Last year we gave 3,500 counselling sessions. We undertook 240 school visits educating people on the problems of drug and alcohol addiction. But, as we all know--it has been said today and on numerous occasions--charities are only as good as their income allows them to be. A small charity such as the Drug and Alcohol Foundation receives about half its funds--in this case it is about £65,000 to £70,000--from donating trusts such as those of which the noble Baroness, Lady Linklater, spoke. I am delighted to be able to thank the noble Baroness. The Drug and Alcohol Foundation has received many donations over the years from the Esme Fairbairn Trust. We are enormously grateful for those. Other grant giving trusts such as Smith's Charity and the Tudor Trust are well represented in your Lordships' House. They are enormously important to us.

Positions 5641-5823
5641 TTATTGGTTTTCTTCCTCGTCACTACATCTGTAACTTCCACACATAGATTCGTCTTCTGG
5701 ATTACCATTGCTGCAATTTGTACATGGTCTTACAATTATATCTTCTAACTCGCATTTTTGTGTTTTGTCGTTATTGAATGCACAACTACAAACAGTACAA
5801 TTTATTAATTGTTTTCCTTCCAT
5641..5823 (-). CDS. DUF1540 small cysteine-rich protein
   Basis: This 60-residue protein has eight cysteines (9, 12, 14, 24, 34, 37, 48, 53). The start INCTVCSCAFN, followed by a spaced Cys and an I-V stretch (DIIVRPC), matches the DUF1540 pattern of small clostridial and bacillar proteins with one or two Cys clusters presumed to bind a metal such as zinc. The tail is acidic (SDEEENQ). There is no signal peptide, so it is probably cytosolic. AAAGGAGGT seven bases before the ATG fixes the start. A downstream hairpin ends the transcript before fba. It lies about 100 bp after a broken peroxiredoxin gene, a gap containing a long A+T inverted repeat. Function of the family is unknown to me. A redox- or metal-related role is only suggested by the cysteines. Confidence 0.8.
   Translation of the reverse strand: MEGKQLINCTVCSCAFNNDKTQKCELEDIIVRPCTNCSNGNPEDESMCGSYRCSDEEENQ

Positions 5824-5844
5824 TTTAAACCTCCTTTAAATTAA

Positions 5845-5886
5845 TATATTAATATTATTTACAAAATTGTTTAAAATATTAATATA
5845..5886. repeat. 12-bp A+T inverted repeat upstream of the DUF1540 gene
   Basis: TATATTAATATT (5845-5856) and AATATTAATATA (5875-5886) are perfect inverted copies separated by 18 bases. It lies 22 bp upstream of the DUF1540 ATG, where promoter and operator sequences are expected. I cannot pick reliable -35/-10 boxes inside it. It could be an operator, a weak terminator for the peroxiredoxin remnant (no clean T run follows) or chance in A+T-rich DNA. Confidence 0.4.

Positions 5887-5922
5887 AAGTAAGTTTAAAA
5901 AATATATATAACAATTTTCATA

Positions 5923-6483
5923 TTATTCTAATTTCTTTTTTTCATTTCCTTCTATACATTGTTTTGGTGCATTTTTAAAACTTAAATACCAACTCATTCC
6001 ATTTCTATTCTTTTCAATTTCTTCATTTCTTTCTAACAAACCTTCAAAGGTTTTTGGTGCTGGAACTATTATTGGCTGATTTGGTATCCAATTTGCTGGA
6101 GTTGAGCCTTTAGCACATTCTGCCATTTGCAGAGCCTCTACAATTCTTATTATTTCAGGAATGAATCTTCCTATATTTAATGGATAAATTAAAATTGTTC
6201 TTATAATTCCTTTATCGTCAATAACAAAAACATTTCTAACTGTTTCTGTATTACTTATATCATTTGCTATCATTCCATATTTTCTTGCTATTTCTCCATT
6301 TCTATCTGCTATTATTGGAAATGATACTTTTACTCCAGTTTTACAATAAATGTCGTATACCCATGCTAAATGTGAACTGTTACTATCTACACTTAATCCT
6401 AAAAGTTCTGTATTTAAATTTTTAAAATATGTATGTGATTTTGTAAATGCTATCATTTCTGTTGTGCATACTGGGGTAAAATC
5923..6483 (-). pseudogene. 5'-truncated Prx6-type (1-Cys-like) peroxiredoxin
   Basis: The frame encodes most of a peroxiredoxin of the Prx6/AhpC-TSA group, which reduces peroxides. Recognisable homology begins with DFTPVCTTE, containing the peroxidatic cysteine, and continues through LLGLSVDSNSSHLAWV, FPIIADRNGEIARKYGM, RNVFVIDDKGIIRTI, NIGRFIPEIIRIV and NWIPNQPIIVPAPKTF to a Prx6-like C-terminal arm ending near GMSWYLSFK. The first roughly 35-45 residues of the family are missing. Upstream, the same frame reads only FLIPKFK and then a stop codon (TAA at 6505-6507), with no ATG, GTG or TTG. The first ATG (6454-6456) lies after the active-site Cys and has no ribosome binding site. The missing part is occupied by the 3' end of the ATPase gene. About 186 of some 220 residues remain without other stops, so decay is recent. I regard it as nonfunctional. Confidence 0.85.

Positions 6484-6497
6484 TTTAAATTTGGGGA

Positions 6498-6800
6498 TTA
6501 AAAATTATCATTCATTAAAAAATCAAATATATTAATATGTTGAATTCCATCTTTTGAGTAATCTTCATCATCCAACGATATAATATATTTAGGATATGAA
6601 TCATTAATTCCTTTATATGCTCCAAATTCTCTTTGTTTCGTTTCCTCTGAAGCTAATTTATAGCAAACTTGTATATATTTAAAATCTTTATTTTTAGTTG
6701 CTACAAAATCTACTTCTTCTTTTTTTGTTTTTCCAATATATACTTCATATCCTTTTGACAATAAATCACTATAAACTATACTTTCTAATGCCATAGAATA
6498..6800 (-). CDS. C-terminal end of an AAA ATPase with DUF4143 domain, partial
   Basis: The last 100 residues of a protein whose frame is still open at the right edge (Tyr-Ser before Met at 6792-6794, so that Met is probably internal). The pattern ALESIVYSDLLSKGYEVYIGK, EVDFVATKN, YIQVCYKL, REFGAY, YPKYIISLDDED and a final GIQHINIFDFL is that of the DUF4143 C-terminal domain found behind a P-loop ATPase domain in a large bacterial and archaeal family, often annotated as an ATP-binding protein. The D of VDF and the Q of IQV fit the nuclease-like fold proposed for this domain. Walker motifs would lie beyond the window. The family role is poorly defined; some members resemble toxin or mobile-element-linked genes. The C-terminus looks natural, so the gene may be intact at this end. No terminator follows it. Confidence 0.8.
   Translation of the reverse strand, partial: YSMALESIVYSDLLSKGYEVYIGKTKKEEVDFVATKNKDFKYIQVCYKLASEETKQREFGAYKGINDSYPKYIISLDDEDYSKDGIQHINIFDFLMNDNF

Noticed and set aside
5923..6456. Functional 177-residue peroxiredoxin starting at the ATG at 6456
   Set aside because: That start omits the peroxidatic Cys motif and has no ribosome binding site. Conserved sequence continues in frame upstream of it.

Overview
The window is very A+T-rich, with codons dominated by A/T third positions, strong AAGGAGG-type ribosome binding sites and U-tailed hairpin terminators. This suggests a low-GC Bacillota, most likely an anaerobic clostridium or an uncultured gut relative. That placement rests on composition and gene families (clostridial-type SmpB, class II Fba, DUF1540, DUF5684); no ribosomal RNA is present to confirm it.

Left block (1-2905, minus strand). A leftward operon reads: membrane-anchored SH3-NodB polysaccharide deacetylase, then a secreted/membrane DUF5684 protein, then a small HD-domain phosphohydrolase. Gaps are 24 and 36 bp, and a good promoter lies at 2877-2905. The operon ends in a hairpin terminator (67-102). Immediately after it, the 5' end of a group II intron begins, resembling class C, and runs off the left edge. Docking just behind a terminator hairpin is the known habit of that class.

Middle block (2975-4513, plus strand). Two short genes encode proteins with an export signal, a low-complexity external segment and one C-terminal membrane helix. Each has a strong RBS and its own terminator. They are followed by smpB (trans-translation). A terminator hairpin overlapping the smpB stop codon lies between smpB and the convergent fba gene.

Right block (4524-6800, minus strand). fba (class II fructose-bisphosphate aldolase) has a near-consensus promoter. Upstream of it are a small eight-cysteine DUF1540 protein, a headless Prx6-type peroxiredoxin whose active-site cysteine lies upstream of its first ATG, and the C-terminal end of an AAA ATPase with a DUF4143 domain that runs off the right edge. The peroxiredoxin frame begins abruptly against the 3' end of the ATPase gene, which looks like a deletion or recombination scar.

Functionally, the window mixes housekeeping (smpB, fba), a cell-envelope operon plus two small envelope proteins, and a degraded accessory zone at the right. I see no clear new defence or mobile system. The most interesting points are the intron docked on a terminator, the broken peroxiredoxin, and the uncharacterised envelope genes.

Like many other charities in different fields up and down the country, we receive some help from local authorities because we now care for people from local authorities. We received £8,500 last year in return for 3,500 counselling sessions. It is a drop in the ocean. However, in the past two or three years we have benefited from charity lotteries and scratch card lotteries, from which we did not previously benefit. I declare another interest. It is a financial interest. Not only did I act for the Drug and Alcohol Foundation as the promoter of its charity lottery under the 1976 Act, but, thanks to the amendments moved in your Lordships' House in 1993-94, I also act as the manager under a licence granted by the Gaming Board for Great Britain. It is a company which I chair and of which I am a shareholder. I am proud to have founded it. Between 1995 and 1997 the little company that I chaired sold 28 million scratch cards across Britain and raised £5 million for charities. Those were small humanitarian charities which would not have received that money otherwise. My noble friend the Duke of Norfolk referred to the charity, Help the Hospices. I refer also to charities such as the Royal British Legion which is not so small but well known; the Chemical Dependency Centre which also offers drug care and is chaired by my noble friend Lord Parkinson who, sadly, is not in his place today; and MENCAP, chaired by the noble Lord, Lord Rix, who, again sadly, is not in his place today.